In occupational pensions, the proportion of men and women contributing to a pension is now almost equal – a consequence of the continued growth in the proportion of women in employment (now at a record high of over 70%); and the legislative introduction of automatic enrolment in 2012 (where every employer with at least one member of staff has to enrol eligible employees into a workplace pension scheme and contribute towards it). However, women who leave work to look after children have no equivalent to National Insurance ‘credits’ and lose out on years of occupational pension payments, while women returning to work in part-time and often lower paid work end up saving less as a consequence. Their future retirement income falls relative to men with each passing year. A new report published last week from The Pensions’ Policy Institute highlights this clearly – showing that the state pension gap is dwarfed by the female shortfall in occupational and private pension savings and payments.
The gender savings gap..
Their analysis of the latest ONS statistics found that between 2014-16, women aged 55 and over had around half the private pension savings of men. Then once retired, their average annual private pension income was £4,524pa for single women over the State Pension age compared to £7,488pa for single men. Combined with their state pension, the PPI modelling indicates that women retiring in 2020 will receive on average around £11,760pa from a combination of state and private pensions, compared to an average for men of £16,330pa, a pension income gap of 28%.
Women therefore have a higher chance of suffering deprivation or poverty in retirement than men, and less chance of achieving a pension income that enables an adequate standard of living. In 2016/17 two-thirds of women over state pension age had an annual income of £15,000 or less compared to 41% of men.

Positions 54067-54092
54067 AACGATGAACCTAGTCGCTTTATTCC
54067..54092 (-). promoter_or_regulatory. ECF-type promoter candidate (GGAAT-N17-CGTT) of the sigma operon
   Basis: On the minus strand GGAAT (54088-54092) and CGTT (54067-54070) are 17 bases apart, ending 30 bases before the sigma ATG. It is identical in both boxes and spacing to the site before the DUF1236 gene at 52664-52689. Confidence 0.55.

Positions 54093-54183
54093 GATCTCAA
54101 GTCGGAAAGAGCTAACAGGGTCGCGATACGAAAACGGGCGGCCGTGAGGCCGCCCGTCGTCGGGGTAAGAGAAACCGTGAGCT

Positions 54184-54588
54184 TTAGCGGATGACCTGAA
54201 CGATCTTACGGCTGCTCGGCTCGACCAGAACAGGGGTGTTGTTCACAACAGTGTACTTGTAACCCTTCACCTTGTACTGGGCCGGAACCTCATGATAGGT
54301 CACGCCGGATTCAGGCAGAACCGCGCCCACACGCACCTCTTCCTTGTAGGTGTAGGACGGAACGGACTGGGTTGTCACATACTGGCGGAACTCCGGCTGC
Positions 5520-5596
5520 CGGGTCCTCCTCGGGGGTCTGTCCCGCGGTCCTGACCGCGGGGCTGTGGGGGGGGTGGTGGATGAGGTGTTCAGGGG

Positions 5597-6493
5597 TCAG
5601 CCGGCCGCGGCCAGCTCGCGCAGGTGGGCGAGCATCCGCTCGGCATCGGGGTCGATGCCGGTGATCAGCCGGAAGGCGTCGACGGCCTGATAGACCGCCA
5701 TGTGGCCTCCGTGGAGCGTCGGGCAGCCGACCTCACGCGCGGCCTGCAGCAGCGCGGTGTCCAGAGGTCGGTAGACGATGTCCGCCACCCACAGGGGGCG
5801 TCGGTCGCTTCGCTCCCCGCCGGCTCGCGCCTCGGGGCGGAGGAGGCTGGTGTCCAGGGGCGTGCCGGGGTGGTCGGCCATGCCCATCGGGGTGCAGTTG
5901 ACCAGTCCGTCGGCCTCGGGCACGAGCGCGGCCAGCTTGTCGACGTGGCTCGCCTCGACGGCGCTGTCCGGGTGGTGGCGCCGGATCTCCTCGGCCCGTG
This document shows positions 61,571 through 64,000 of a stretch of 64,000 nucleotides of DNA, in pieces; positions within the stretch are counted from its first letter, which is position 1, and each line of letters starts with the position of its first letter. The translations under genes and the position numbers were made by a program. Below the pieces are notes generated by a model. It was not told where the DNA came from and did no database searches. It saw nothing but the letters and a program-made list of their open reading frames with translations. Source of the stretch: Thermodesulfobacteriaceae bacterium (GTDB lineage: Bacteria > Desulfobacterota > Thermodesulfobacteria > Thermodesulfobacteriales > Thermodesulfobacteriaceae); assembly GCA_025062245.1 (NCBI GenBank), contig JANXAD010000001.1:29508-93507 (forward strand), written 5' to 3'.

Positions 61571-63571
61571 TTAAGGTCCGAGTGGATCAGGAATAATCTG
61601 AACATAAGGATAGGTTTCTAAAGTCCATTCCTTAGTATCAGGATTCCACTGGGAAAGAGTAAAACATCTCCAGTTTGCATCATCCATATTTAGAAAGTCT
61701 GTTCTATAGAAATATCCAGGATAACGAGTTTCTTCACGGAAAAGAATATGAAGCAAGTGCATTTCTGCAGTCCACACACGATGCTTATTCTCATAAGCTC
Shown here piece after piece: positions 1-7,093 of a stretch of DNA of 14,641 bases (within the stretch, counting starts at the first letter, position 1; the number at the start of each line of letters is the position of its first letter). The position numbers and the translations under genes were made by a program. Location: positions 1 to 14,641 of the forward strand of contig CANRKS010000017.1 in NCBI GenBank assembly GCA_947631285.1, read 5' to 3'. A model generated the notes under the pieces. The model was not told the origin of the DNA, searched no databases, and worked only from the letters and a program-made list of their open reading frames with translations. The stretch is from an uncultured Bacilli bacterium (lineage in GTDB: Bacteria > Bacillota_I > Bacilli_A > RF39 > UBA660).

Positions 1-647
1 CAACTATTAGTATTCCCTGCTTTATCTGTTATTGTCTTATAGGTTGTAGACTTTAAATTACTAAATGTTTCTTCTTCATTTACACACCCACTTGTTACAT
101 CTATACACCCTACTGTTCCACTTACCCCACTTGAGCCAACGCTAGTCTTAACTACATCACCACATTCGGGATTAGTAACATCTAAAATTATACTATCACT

IES’ work with the European Commission has helped to highlight that the gender employment gap is common throughout Europe, with the total cost of lower female employment rates and earnings estimated to be around €370 billion, almost 3% of the EU’s total GDP. Closing the pension as well as the pay gap is a key plank in the Commission’s gender equality strategy. The gender pay gap in the EU persists at an average close to 16 %; but this translates further into the average pension gap of 35.7 % in 2017, with a much higher risk of poverty in old age for women. More than 20 % of women aged over 65 are at risk of poverty or social exclusion in the EU, compared to 15 % of older men.
Shorter and more irregular working hours, careers and employment patterns; a concentration of employment in lower skilled occupations; a much greater incidence of childcare and wider caring responsibilities; combined with exclusion from many traditional male and full-time-worker-dominated occupational pension plans: these causal factors will be familiar to those HR professionals who have been analysing and working on their gender pay gaps in recent months.